Retired NASA astronaut Jack Fischer talks spacesuit challenges and the International Space Station in ‘Virtual Astronaut’ panel

 

A retired NASA astronaut will discuss how the International Space Station helps us model good teamwork on Earth, in an online panel discussion Friday (Oct. 30).

Expedition 51/52 astronaut Jack Fischer will participate in the panel discussion by The Virtual Astronaut series, which is bringing online talks by astronauts to the general public. The panel discussion will review the importance of 20 years of continuous human occupation on the International Space Station (ISS), and will be moderated by collectSPACE.com founder and Space.com contributor Robert Pearlman. You can buy tickets here.

Fischer, who is also a retired United States Air Force colonel, said that he found the ISS was helpful in bringing a greater value to cooperation even amid international disagreements. 

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While Fischer did not cite specific examples, one prominent recent incident was a 2014 comment by then Russian deputy prime minister Dmitry Rogozin suggesting the U.S. should use trampolines to reach space. This comment was a dig against the U.S. relying on Russian Soyuz spacecraft for crew transportation to and from the ISS in between the retirement of the space shuttle in 2011 and the start of commercial crew missions this year. Rogozin was also angry concerning sanctions the Americans put in place against Russian officials after his country’s invasion of Crimea earlier that year.

“Abstracting the value that people have to each other is what is most important,” Fischer said of the ISS, whose research and missions continued uninterrupted despite the spat between the largest space station partners. “You have a conversation. When there are disagreements, we can talk to each other. We can step back and know that what’s truly important, and what is at the core of our being, is the same. We can get along, and we can do great things.” He added this approach should also work within the United States, even amid divisions of different interest groups.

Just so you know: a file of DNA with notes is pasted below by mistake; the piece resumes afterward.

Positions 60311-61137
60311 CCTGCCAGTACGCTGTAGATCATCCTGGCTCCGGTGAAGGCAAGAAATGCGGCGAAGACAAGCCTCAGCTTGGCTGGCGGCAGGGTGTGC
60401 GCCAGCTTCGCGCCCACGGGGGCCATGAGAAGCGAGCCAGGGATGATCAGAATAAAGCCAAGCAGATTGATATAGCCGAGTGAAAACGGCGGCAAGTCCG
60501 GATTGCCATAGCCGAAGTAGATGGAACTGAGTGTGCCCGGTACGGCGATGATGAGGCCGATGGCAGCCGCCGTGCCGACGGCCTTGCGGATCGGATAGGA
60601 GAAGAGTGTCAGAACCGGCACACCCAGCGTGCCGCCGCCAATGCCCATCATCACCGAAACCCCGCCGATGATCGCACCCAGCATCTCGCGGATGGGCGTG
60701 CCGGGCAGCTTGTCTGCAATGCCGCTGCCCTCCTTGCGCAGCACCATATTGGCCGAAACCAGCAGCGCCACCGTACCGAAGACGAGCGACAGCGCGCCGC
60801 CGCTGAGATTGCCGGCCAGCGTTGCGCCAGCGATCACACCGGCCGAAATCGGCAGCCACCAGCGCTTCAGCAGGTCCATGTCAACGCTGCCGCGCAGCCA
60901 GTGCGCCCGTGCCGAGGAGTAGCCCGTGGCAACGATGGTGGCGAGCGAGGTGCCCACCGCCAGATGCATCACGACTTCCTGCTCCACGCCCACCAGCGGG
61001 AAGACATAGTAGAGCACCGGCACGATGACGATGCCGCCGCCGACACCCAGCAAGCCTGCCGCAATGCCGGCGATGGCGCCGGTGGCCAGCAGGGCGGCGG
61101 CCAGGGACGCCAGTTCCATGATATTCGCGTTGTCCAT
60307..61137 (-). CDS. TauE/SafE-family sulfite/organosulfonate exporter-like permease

Fischer was selected as an astronaut in 2009 and spent much of his first six years at NASA helping to develop the spacecraft making the news today: the SpaceX Crew Dragon that ferried the first commercial crew to space earlier this year, the Boeing Starliner that is also expected to start commercial crew missions in the near future, and the Orion spacecraft that NASA hopes to send around the moon in 2021 in preparation for its first crewed mission in 2023.

Then Fischer moved into a nearly three-year training cycle in 2014 for his own space mission, which launched in 2017. Most of that time was spent in Russia training to be a Soyuz pilot, he said, with the rest of the training focused on acquiring generic skills in spaceflight for skills like robotics, science and spacewalks. “You’re not really sure what’s going to meet you when you get up there,” he said. “A cargo vehicle could explode. Things break. So you need to be a generalist to adapt to the situation when you get there.”

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